293      build. In many operating environments with a sytem-installed readline
294      library this is sufficient. However, in some environments (e.g. if an
295      unmodified distribution version of readline is in use), it may be necessary
296      to specify something like LIBS="-lncurses" as well. This is because, to quote
297      the readline INSTALL, "Readline uses the termcap functions, but does not link
298      with the termcap or curses library itself, allowing applications which link
299      with readline the to choose an appropriate library." If you get error
300      messages about missing functions tgetstr, tgetent, tputs, tgetflag, or tgoto,
301      this is the problem, and linking with the ncurses library should fix it.
302    
303  The "configure" script builds the following files for the basic C library:  The "configure" script builds the following files for the basic C library:
304    
# Line 270  script that can be run to recreate the c Line 327  script that can be run to recreate the c
327  contains compiler output from tests that "configure" runs.  contains compiler output from tests that "configure" runs.
328    
329  Once "configure" has run, you can run "make". It builds two libraries, called  Once "configure" has run, you can run "make". It builds two libraries, called
330  libpcre and libpcreposix, a test program called pcretest, a demonstration  libpcre and libpcreposix, a test program called pcretest, and the pcregrep
331  program called pcredemo, and the pcregrep command. If a C++ compiler was found  command. If a C++ compiler was found on your system, "make" also builds the C++
332  on your system, "make" also builds the C++ wrapper library, which is called  wrapper library, which is called libpcrecpp, and some test programs called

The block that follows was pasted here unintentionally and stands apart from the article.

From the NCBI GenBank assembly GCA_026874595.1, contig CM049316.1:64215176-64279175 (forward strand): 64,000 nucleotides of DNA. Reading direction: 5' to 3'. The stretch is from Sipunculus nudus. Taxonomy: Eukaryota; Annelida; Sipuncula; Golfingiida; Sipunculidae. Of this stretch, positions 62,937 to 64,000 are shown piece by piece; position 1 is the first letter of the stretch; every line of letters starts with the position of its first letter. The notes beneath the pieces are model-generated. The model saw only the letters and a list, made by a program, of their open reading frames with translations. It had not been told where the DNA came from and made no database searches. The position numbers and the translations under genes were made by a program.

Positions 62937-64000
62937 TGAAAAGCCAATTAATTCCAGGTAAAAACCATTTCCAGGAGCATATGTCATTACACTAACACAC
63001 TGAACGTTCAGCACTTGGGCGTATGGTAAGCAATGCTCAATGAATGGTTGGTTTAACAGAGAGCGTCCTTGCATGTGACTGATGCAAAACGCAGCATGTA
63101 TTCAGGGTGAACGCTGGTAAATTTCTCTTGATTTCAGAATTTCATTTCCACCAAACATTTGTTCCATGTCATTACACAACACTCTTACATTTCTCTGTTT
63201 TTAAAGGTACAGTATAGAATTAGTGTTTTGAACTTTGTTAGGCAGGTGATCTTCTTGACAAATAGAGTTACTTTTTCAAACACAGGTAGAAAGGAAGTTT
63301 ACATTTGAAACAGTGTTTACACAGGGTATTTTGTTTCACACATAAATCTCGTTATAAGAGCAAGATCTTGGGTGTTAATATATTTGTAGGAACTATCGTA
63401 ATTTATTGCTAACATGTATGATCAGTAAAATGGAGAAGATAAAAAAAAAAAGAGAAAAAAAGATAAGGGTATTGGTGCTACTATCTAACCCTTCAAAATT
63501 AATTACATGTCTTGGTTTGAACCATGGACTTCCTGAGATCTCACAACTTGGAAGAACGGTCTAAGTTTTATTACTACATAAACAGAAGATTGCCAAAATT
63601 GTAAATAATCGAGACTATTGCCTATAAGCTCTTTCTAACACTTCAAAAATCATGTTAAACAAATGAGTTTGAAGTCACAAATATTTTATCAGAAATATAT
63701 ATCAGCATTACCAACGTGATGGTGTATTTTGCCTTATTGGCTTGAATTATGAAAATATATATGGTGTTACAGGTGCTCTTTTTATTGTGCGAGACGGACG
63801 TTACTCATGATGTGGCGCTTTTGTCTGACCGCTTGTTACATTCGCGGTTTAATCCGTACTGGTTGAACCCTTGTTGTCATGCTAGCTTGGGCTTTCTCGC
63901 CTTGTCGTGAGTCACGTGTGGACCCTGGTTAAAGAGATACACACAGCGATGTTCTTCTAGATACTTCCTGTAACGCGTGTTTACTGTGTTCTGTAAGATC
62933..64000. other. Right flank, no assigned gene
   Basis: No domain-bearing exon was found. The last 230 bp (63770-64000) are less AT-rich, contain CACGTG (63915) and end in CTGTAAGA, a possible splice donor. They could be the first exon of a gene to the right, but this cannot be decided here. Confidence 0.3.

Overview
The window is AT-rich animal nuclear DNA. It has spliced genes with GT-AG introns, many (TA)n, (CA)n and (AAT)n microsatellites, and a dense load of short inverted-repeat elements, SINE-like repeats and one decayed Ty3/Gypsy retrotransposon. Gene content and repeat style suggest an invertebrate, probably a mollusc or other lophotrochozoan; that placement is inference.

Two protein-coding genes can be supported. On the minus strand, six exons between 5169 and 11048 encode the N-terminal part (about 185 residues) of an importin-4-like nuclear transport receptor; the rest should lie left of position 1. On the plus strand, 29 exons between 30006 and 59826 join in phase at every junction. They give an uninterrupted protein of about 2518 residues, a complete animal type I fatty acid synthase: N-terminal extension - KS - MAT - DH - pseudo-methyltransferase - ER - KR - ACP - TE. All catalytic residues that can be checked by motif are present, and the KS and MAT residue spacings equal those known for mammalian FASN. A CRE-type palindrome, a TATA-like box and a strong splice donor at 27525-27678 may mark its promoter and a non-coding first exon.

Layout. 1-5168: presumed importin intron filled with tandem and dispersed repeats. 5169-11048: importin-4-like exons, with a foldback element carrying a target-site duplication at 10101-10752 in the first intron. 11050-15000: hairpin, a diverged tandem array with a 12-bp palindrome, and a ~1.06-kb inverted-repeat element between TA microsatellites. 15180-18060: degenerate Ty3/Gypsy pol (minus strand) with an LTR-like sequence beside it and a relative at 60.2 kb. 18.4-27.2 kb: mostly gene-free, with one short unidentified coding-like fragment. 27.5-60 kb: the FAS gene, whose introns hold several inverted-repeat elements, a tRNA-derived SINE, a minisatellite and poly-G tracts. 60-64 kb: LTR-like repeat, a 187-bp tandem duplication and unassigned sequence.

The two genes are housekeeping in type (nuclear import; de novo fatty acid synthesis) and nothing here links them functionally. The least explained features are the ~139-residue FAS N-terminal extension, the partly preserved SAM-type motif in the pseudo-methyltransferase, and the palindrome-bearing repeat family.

333  libpcrecpp, and some test programs called pcrecpp_unittest,  pcrecpp_unittest, pcre_scanner_unittest, and pcre_stringpiece_unittest.
334  pcre_scanner_unittest, and pcre_stringpiece_unittest. Building the C++ wrapper  Building the C++ wrapper can be disabled by adding --disable-cpp to the
335  can be disabled by adding --disable-cpp to the "configure" command.  "configure" command.
336    
337  The command "make check" runs all the appropriate tests. Details of the PCRE  The command "make check" runs all the appropriate tests. Details of the PCRE
338  tests are given below in a separate section of this document.  tests are given below in a separate section of this document.
# Line 327  system. The following are installed (fil Line 384  system. The following are installed (fil
384      pcretest.txt   the pcretest man page      pcretest.txt   the pcretest man page
385      pcregrep.txt   the pcregrep man page      pcregrep.txt   the pcregrep man page
386    
 Note that the pcredemo program that is built by "configure" is *not* installed  
 anywhere. It is a demonstration for programmers wanting to use PCRE.  
   
387  If you want to remove PCRE from your system, you can run "make uninstall".  If you want to remove PCRE from your system, you can run "make uninstall".
388  This removes all the files that "make install" installed. However, it does not  This removes all the files that "make install" installed. However, it does not
389  remove any directories, because these are often shared with other programs.  remove any directories, because these are often shared with other programs.
# Line 423  use the workaround of specifying the fol Line 477  use the workaround of specifying the fol